Low concentrations of paclitaxel induce cell type-dependent p53, p21 and G1/G2 arrest instead of mitotic arrest: Molecular determinants of paclitaxel-induced cytotoxicity Academic Article uri icon

Overview

MeSH Major

  • Antineoplastic Agents, Phytogenic
  • Cyclins
  • Growth Inhibitors
  • Mitosis
  • Paclitaxel
  • Tumor Suppressor Protein p53

abstract

  • Paclitaxel (PTX), a microtubule-active agent, blocks cell proliferation by inhibiting mitotic progression leading to mitotic and postmitotic arrest and cell death. Here we demonstrate for the first time that very low concentrations of PTX (3-6 nM) can completely inhibit cell proliferation without arresting cells at mitosis. At these low concentrations that are insufficient to inhibit mitotic progression, PTX induced both p53 and p21 causing G1 and G2 arrest in A549. In contrast, low PTX concentrations failed to induce G1 and G2 arrest in A549/E6 cells, that do not express p53. Furthermore, we observed that the levels of p53 and p21 induced by adriamycin and by low concentrations of PTX in A549 cells were comparable. This observation led us to conclude that low concentrations of PTX can induce p53 and p21 sufficiently to cause G1 and G2. Many other cell lines, including HCT116 cells, do not readily upregulate p53 in response to PTX, and therefore undergo exclusively mitotic and postmitotic arrest after PTX treatment. At low concentrations that do not cause mitotic arrest, PTX did not significantly inhibit proliferation of these cells. In HCT116 cells, loss of p53 (HCT/p53(-/-)) or p21 (HCT/p21(-/-)) affects both Bax and Bcl-2 expression. In cells lacking p53, levels of Bax and p21 were decreased. In cells lacking p21, levels of wt p53 were highly increased to compensate for the loss of p21. This in turn results in upregulation of Bax and downregulation of Bcl-2 resulting in an increase of the apoptotic Bax/Bcl2 ratio consistent with increased sensitivity of these cells to apoptotic stimuli. High levels of p53 and Bax/Bcl-2 ratio can also explain why loss of p21 is rarely found in human cancer.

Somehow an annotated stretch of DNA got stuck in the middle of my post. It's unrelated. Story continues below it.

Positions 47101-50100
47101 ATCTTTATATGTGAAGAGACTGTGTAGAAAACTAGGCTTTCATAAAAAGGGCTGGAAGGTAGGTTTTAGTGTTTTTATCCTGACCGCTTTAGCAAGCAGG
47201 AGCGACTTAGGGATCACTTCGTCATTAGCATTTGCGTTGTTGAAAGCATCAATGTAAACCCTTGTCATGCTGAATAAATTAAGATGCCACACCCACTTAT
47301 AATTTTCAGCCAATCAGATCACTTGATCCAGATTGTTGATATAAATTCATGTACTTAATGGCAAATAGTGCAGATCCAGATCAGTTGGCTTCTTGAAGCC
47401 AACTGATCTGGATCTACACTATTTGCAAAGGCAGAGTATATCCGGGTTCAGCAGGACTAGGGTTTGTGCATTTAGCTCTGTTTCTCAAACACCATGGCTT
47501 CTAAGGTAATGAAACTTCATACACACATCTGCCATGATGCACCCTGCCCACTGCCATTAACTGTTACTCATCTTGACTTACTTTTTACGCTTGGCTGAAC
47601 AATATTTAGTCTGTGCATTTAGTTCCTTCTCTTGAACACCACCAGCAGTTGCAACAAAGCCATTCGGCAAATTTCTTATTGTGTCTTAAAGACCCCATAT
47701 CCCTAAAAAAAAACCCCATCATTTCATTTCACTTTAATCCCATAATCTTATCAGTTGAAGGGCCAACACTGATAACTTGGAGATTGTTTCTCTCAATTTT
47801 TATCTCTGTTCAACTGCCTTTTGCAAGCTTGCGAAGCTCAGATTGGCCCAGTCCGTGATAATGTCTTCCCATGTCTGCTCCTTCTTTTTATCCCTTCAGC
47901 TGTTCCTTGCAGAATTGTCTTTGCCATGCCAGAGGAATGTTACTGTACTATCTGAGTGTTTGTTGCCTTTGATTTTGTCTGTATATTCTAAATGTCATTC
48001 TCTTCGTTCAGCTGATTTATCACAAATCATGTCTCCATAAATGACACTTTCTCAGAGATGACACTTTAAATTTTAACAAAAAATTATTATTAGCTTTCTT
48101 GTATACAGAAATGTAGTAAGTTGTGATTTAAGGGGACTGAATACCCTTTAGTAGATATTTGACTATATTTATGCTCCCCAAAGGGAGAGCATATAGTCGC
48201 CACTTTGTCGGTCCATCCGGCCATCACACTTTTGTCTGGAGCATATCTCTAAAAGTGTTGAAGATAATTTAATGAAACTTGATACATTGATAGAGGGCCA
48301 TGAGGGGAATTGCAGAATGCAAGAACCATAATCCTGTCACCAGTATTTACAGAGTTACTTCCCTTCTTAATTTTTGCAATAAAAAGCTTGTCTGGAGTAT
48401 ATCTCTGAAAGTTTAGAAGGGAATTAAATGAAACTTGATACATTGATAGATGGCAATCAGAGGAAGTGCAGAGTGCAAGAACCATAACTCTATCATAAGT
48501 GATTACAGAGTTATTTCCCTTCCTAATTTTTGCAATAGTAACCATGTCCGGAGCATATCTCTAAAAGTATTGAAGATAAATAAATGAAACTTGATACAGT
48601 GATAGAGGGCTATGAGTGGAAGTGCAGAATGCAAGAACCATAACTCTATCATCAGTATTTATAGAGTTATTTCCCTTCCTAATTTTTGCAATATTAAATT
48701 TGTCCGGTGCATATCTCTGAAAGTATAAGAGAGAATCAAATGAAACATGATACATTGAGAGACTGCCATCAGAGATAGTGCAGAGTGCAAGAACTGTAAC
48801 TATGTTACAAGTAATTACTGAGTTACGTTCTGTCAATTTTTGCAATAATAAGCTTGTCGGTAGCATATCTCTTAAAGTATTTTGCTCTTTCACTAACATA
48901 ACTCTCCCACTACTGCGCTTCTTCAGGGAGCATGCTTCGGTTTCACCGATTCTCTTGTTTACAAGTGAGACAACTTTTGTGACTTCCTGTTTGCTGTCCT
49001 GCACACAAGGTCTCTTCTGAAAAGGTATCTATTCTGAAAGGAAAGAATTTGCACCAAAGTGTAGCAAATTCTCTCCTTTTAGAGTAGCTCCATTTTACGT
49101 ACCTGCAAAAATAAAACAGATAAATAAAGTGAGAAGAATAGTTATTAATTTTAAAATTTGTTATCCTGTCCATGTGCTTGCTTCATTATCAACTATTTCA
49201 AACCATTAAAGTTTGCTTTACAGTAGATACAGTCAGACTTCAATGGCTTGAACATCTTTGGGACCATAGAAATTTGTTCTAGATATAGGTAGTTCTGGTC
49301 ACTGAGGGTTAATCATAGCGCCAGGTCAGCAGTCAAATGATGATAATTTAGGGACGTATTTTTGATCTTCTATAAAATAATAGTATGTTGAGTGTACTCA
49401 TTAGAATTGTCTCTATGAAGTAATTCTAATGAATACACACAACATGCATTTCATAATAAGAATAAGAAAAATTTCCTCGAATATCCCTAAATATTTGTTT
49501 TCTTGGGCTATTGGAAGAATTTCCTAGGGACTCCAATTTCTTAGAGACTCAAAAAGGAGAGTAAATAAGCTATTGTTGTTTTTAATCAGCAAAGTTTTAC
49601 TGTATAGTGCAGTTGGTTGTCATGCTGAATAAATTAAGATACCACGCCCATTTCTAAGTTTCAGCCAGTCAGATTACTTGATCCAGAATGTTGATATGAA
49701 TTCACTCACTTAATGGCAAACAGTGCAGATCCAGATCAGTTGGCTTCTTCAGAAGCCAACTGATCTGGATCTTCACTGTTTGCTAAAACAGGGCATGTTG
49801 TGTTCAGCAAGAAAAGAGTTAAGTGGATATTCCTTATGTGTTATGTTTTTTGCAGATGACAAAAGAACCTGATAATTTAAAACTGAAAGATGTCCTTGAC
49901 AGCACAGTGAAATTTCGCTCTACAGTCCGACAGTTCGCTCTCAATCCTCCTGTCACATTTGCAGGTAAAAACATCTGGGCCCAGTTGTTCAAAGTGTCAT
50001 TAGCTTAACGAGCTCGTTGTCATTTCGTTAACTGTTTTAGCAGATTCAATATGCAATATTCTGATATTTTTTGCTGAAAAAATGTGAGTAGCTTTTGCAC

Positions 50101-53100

publication date

  • June 28, 2001

Research

keywords

  • Academic Article

Identity

Language

  • eng

Digital Object Identifier (DOI)

  • 10.1038/sj.onc.1204487

PubMed ID

  • 11439344

Additional Document Info

start page

  • 3806

end page

  • 13

volume

  • 20

number

  • 29